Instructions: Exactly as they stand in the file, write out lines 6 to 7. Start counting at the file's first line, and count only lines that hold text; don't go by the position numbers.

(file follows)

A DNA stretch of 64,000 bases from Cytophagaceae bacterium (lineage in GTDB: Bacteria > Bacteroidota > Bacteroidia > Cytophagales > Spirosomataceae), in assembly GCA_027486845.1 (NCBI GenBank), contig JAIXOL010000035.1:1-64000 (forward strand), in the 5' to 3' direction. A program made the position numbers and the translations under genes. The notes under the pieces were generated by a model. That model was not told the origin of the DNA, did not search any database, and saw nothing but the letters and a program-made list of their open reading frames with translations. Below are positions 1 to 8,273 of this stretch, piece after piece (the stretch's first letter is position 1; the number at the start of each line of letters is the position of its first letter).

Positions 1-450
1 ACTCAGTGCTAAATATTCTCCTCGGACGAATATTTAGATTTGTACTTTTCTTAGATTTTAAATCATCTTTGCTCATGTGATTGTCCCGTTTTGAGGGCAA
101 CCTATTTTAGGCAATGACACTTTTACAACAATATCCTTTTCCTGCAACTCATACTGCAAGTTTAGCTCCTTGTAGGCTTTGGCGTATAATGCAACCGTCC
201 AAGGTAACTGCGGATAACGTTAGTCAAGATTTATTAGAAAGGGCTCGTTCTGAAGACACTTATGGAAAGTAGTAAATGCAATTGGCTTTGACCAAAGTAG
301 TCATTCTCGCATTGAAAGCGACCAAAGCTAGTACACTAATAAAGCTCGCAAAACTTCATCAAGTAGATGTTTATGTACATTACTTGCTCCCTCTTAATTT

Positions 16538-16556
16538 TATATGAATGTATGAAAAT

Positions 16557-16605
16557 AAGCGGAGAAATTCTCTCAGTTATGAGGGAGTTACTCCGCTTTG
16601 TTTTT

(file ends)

301 TCATTCTCGCATTGAAAGCGACCAAAGCTAGTACACTAATAAAGCTCGCAAAACTTCATCAAGTAGATGTTTATGTACATTACTTGCTCCCTCTTAATTT

Positions 16538-16556